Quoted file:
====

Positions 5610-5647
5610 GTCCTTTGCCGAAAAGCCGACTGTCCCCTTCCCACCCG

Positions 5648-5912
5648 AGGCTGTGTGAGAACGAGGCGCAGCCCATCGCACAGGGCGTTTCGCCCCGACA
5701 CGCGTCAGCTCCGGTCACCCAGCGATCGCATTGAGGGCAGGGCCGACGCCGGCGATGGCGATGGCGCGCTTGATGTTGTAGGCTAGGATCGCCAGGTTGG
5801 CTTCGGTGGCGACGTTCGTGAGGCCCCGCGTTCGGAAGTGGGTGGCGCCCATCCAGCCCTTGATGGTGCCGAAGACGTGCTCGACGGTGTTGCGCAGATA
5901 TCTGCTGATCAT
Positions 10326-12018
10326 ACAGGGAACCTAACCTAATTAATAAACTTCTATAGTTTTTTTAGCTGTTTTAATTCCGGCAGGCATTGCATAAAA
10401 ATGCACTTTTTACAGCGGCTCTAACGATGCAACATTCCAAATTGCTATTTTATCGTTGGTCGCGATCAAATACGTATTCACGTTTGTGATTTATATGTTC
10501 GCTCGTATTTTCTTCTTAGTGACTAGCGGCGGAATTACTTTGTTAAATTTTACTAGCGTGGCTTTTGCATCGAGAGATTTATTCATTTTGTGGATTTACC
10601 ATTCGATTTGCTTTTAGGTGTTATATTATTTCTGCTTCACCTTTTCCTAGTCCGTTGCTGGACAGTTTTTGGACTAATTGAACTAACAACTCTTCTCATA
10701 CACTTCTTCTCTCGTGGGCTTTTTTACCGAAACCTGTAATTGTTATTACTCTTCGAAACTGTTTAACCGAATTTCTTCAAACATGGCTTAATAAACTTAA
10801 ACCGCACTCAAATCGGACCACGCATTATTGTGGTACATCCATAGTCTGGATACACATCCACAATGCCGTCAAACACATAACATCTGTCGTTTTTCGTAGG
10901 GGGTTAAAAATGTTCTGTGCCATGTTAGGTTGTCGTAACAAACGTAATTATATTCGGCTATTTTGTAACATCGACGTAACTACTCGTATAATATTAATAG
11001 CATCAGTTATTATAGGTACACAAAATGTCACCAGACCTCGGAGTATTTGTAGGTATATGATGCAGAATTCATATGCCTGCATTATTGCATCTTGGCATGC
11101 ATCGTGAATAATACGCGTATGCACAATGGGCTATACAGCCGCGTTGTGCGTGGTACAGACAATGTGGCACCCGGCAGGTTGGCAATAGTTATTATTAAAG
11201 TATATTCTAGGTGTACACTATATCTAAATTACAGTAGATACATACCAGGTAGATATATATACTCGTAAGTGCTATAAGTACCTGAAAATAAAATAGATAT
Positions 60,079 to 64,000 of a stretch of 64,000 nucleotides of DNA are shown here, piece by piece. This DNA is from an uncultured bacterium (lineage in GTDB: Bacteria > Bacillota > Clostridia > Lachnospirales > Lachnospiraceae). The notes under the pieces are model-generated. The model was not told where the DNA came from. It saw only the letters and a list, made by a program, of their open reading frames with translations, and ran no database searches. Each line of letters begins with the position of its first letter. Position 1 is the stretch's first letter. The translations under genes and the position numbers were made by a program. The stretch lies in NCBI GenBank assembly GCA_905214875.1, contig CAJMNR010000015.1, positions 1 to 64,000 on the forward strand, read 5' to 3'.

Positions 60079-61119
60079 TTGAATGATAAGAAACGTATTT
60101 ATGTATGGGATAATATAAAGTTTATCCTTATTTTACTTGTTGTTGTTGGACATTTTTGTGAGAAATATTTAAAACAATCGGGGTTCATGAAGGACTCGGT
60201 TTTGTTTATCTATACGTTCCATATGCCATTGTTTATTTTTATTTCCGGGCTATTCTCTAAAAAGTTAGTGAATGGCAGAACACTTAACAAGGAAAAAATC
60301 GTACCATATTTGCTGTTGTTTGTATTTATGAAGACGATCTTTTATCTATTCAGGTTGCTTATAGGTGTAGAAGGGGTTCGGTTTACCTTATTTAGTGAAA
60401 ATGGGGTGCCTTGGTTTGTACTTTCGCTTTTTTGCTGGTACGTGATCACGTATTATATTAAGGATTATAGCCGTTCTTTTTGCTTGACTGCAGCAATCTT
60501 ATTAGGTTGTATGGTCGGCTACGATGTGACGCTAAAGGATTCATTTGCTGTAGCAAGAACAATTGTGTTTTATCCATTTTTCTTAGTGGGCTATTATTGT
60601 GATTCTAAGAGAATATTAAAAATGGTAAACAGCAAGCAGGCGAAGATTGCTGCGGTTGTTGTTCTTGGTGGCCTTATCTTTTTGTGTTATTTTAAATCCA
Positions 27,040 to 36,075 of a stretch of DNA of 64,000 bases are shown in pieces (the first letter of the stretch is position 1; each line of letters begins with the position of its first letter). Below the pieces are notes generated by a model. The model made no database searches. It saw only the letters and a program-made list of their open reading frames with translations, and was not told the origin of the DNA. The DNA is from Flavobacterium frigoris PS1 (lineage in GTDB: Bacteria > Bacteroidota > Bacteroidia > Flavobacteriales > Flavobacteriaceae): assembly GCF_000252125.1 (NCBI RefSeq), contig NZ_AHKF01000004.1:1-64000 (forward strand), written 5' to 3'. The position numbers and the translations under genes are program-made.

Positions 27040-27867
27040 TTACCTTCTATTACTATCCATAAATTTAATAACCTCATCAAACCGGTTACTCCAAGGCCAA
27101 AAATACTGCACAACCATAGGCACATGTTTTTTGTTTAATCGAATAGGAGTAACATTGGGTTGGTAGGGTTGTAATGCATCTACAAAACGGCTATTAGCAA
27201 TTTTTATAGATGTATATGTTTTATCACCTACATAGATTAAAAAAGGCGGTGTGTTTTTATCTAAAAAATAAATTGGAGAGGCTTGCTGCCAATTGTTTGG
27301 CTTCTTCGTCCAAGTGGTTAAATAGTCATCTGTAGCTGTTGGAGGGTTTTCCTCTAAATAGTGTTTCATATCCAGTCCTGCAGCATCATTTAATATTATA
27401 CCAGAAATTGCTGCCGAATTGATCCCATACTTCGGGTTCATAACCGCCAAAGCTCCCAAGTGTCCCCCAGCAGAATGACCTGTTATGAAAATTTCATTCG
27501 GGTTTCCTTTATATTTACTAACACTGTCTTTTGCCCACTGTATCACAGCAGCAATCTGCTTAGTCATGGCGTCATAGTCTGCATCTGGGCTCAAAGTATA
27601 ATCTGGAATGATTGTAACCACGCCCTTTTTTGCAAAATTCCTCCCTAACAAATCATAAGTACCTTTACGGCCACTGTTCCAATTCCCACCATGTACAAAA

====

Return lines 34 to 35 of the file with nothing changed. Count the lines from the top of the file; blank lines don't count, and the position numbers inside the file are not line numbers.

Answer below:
27401 CCAGAAATTGCTGCCGAATTGATCCCATACTTCGGGTTCATAACCGCCAAAGCTCCCAAGTGTCCCCCAGCAGAATGACCTGTTATGAAAATTTCATTCG
27501 GGTTTCCTTTATATTTACTAACACTGTCTTTTGCCCACTGTATCACAGCAGCAATCTGCTTAGTCATGGCGTCATAGTCTGCATCTGGGCTCAAAGTATA